The Original Street Frontage.

The Original Street Frontage.

But today, with the upstairs walls going up and some of the rooms actually starting to take shape, I think she was reassured.

Mark (our contractor) explaining the dimensions of the patio.

 

The conveyor belt in position.

The conveyor belt in position.

The conveyor belt is now in position and was in action today.  It is being used to carry building materials up to the first floor.  In the photograph above you can also see the openings for two north-facing windows in what will be the living room of the cottage.  Above the garage is a window that has somehow made a completely unplanned appearance and no explanation was forthcoming this morning…  It will have to be bricked in.  While we have made a change to the window schedule for both the cottage and the guest-suite, this opening does not fit with either the original plan or the new one so someone was a little confused.  We have had very few errors of this sort though and nothing that couldn’t be easily fixed.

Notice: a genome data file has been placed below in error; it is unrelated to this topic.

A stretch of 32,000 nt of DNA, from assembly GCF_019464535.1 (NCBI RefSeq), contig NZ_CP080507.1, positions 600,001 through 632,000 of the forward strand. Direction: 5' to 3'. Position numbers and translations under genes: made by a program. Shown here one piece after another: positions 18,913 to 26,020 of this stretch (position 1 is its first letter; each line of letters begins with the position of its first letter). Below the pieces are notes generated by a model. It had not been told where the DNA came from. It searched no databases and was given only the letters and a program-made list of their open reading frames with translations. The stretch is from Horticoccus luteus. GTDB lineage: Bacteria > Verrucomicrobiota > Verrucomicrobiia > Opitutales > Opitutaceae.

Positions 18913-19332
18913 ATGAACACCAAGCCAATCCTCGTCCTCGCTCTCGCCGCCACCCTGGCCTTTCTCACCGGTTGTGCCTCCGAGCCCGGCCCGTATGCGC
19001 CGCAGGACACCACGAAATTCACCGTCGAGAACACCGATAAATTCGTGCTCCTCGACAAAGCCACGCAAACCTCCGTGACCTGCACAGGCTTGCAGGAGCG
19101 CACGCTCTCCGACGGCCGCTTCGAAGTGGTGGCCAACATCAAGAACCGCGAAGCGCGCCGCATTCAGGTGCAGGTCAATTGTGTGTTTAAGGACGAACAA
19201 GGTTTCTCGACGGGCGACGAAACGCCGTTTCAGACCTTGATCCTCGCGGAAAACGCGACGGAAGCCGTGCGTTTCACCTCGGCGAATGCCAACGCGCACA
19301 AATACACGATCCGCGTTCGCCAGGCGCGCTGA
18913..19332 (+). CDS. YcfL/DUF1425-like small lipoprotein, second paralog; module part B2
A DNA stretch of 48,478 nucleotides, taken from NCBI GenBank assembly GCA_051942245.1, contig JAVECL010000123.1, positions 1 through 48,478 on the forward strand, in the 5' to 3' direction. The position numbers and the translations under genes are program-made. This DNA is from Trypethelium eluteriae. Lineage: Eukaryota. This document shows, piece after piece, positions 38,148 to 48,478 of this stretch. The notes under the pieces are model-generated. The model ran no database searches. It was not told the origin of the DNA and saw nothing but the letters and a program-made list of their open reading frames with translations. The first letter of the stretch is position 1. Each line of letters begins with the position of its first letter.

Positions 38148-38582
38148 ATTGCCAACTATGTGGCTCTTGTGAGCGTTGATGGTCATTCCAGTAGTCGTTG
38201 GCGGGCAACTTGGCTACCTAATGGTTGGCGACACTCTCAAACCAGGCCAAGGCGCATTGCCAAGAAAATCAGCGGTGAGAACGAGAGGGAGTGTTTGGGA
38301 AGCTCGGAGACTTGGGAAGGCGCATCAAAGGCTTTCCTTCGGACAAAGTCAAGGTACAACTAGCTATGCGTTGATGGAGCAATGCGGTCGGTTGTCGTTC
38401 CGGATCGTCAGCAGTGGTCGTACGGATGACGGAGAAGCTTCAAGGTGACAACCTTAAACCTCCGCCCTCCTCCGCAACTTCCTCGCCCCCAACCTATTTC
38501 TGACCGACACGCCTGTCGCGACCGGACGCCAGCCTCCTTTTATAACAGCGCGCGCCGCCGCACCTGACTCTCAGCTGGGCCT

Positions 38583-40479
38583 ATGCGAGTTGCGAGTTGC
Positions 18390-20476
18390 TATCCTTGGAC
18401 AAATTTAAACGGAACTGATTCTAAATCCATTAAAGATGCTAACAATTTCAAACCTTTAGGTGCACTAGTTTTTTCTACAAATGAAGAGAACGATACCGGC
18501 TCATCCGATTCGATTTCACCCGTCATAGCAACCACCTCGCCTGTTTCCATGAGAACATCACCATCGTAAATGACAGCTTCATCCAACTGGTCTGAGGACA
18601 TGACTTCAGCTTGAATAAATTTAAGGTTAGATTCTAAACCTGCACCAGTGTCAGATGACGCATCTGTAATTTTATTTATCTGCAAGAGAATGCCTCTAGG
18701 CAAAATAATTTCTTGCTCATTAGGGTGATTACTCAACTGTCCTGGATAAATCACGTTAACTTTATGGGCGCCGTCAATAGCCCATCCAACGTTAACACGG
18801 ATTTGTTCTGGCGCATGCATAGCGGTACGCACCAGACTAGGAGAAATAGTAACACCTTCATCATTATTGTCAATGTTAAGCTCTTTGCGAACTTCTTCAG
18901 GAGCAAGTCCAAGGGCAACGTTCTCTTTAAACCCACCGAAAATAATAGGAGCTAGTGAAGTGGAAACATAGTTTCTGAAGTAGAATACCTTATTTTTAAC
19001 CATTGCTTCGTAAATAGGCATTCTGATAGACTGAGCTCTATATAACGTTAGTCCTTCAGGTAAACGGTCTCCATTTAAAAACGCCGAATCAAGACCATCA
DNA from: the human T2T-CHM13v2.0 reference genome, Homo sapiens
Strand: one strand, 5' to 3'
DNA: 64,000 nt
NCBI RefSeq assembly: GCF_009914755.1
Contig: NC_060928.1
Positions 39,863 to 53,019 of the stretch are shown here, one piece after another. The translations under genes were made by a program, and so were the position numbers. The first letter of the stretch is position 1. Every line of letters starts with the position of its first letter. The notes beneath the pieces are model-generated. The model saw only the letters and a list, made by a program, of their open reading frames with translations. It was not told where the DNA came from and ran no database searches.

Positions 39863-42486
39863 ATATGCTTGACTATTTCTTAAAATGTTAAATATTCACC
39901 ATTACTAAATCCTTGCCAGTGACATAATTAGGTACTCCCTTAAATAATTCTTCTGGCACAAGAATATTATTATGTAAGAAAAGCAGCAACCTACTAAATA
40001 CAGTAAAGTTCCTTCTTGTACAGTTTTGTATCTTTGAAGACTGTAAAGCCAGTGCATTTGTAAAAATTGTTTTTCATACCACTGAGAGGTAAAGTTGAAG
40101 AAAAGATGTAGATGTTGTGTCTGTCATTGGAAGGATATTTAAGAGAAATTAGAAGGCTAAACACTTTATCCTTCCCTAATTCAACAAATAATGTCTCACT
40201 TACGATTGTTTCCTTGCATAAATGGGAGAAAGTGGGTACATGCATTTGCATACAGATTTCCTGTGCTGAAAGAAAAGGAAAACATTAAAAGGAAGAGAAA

Today's View to the North.

Today’s View to the North.

 

Bernard and Rupert discussing the changes to the guest-suite windows.

Bernard and Rupert discussing the changes to the guest-suite windows.

Standing Upstairs and Looking South towards the Street.

Standing Upstairs and Looking South towards the Street.

The weather seems to have stabilised and it’s great to see measurable progress from week to week.